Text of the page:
Category: Word of the Day
dI sə lut
inclined to immoral behavior or dissipation; lacking or ignoring moral restraints.
Alexander Vronsky, in spite of the dissolute life, and in especial the drunken habits, for which he was notorious, was quite one of the court circle. (Tolstoy, Anna Karenina)
mae jih sti ri əl
1. of the nature of an intellectual master or authority such as a professor or scholar.
She has written a magisterial treatment of modern philosophy.
2. arrogantly dominating; overbearing.
He delivers his opinions with a magisterial air that everyone resents.
George Crabbe on the difference between “magisterial” and “majestic”
Magisterial, from magister, a master, and majestic, from majestax, are both derived from magis, more, or major, greater, that is, more or greater than others; but they differ in this respect, that the magisterial is something assumed, and is therefore often false; external. the majestic is natural, and consequently always real: an upstart, or an intruder into any high station or office, may put on a magisterial air, in order to impose on the multitude; but it will not be in his power to be majestic, which never shows itself in a borrowed shape; none but those who have a superiority of character or birth, or outward station, can be majestic: a petty magistrate in the country may be magisterial; a king or queen cannot uphold their station without a majestic deportment. (Dictionary of English Synonymes, 1816)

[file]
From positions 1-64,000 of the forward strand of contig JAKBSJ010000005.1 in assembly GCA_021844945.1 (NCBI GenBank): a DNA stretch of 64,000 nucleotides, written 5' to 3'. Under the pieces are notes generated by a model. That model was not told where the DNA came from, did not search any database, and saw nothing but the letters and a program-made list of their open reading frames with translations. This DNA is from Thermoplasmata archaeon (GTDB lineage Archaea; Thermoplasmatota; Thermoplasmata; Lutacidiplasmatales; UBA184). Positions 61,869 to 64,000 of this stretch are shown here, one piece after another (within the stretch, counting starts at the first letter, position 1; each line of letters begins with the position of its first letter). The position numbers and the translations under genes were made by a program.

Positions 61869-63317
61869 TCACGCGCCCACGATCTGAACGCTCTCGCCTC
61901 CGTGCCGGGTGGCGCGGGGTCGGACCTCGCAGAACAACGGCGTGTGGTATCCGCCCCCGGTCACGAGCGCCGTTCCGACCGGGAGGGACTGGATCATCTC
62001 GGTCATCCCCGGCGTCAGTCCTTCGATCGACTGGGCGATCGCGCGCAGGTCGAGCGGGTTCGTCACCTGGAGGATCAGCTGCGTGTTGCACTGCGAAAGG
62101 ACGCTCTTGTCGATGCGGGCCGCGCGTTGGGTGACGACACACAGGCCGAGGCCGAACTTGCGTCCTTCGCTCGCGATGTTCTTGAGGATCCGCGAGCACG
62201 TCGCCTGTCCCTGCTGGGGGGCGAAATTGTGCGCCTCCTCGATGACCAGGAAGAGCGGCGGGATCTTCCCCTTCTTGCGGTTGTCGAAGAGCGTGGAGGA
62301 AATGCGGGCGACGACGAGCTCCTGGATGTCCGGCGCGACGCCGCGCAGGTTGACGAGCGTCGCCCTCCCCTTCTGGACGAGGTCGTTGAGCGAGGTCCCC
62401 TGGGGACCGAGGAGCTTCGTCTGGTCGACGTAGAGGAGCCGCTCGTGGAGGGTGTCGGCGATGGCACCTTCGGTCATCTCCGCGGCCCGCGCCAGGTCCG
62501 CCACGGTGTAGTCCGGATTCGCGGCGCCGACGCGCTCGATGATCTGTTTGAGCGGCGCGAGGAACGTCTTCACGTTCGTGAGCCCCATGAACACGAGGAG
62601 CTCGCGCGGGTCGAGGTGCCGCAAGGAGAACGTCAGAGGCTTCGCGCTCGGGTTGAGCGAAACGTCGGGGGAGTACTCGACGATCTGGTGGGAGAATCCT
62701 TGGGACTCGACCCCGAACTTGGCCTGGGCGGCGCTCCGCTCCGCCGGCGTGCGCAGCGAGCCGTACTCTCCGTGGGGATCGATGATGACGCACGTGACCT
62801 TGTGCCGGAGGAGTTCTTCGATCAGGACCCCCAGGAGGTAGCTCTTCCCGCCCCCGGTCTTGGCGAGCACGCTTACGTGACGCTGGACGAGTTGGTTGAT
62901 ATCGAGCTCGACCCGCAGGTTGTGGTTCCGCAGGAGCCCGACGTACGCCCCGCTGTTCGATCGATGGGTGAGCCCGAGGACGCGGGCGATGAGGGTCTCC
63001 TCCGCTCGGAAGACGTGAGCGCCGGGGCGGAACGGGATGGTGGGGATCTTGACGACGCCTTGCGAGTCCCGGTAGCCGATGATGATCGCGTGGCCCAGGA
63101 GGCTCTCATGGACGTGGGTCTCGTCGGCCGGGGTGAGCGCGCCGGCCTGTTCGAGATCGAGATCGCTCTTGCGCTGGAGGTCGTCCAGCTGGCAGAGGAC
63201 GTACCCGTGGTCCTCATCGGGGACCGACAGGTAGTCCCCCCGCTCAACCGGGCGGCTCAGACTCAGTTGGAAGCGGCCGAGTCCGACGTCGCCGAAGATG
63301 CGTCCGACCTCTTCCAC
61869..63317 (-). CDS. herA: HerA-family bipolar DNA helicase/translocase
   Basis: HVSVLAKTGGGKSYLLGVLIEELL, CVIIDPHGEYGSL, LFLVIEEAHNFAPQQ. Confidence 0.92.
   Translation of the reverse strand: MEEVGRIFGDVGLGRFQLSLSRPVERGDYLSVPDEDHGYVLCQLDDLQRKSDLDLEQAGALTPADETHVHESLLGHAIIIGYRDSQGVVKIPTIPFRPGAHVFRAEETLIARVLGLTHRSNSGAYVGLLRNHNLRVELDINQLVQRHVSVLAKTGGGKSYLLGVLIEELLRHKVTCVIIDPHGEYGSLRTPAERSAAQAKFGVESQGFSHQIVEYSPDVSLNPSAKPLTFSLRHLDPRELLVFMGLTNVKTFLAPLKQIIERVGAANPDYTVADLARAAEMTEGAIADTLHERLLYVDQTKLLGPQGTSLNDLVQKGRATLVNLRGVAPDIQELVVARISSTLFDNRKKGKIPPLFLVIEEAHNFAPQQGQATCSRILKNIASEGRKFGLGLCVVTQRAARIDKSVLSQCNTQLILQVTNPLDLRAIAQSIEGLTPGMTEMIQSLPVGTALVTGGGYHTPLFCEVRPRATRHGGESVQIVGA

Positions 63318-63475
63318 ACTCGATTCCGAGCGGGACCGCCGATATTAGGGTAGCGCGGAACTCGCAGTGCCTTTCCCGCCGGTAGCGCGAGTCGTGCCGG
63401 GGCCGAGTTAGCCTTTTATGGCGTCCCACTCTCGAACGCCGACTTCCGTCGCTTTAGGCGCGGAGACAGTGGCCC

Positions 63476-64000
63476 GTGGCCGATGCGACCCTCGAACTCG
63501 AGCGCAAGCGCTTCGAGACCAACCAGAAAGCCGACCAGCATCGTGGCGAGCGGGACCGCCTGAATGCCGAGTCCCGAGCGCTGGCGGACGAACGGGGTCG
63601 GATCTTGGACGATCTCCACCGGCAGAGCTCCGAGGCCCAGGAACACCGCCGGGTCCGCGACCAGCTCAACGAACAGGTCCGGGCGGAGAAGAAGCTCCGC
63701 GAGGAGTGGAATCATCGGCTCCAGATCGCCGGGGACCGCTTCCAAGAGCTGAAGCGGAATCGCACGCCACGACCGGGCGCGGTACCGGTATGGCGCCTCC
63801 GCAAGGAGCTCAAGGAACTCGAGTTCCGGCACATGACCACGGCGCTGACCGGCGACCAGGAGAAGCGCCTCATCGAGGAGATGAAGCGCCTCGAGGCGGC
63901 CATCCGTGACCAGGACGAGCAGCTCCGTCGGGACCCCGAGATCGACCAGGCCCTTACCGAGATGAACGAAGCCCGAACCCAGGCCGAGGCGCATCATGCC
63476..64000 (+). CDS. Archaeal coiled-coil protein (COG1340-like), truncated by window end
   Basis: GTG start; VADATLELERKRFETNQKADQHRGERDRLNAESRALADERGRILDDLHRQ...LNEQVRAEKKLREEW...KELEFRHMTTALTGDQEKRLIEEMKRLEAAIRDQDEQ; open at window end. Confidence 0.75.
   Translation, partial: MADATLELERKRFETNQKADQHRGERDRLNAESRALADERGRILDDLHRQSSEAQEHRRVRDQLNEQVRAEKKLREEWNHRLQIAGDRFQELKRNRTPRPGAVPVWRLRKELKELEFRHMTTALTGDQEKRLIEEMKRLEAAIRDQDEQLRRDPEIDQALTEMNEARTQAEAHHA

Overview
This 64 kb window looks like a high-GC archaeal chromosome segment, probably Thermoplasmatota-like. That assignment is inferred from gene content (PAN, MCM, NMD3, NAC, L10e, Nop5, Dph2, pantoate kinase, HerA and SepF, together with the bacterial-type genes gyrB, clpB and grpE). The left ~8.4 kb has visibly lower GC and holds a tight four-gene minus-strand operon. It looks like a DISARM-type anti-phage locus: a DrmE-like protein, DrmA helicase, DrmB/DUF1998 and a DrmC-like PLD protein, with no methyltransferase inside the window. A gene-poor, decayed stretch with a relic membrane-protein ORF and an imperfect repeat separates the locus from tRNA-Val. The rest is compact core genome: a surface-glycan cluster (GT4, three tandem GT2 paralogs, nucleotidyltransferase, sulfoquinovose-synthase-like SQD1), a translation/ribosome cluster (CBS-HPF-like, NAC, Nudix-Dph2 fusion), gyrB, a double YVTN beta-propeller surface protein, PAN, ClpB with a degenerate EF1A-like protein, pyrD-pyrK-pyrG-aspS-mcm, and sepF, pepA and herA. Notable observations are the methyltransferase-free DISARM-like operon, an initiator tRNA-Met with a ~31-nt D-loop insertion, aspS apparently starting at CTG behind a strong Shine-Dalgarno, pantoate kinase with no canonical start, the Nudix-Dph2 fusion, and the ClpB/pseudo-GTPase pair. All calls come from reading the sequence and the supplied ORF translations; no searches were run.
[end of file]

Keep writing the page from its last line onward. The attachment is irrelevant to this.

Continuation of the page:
restrained in emotion, spirit, or intensity.
No longer denying the accusations, the mayor seemed subdued as he spoke of the scandal.
For the funeral, you should wear a black dress, or at least something in a subdued color.
1: to lie or throw (oneself) flat on the ground, esp. face down in an act of humility, worship, or the like.
He prostrated himself in front of the altar and lay for some time on the cold floor.
2: to overcome or overthrow.
3: to exhaust physically or emotionally.
1: lying flat on the ground or other surface.
The bank customers and employees remained prostrate until the robbers left.
2: lying full-length, esp. face down as in submission or worship.
3: overcome or exhausted.
The new recruits were prostrate after completing the obstacle course.
re pər ti [or] re par teI
definition 1: a quick, clever reply; witty retort.
He was stunned at her clever repartee and was momentarily at a loss for words.
definition 2: conversation characterized by this type of reply; clever banter.
She invited brilliant playwrights and novelists to her dinner parties because she enjoyed their repartee.
definition 3: skill in making witty replies.
He’s intelligent and thoughtful, but he has little repartee.